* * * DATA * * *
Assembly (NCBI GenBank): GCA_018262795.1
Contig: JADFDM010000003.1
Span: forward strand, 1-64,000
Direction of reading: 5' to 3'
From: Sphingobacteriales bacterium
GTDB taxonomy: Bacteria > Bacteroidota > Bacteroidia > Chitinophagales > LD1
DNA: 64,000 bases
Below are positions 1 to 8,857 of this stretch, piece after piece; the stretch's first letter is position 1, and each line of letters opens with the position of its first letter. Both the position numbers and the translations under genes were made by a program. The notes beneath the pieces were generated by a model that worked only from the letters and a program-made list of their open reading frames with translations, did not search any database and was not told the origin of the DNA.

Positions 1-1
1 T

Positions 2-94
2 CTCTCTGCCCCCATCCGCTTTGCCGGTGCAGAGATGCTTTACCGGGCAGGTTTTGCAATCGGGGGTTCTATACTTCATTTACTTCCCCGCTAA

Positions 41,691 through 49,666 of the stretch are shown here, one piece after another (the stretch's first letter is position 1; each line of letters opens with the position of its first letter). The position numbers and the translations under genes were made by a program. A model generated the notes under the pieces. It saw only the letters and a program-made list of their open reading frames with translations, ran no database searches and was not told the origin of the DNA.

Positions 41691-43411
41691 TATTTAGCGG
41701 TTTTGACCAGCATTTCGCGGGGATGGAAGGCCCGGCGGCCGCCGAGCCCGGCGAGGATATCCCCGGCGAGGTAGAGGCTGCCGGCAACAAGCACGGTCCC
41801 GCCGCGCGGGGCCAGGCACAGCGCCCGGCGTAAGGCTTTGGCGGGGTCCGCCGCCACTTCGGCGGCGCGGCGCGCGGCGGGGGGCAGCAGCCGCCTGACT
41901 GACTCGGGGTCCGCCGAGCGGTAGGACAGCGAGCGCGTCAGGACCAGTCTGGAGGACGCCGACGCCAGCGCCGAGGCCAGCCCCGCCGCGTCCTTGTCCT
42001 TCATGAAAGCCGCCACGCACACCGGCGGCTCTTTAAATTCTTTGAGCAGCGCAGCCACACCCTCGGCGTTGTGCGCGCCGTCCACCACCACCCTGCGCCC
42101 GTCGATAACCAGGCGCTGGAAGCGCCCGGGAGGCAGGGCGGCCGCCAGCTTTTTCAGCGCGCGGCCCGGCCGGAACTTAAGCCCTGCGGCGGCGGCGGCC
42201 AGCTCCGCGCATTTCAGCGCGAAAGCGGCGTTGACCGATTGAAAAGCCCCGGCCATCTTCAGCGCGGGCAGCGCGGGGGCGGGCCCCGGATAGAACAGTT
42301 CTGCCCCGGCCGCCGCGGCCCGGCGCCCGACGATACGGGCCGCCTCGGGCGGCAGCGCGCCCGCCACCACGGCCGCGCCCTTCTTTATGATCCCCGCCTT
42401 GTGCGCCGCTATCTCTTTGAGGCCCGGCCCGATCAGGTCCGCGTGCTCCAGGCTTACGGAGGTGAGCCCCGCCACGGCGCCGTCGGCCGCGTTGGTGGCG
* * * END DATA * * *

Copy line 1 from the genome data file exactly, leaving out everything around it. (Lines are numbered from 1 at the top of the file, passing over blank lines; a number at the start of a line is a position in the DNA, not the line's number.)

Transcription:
Assembly (NCBI GenBank): GCA_018262795.1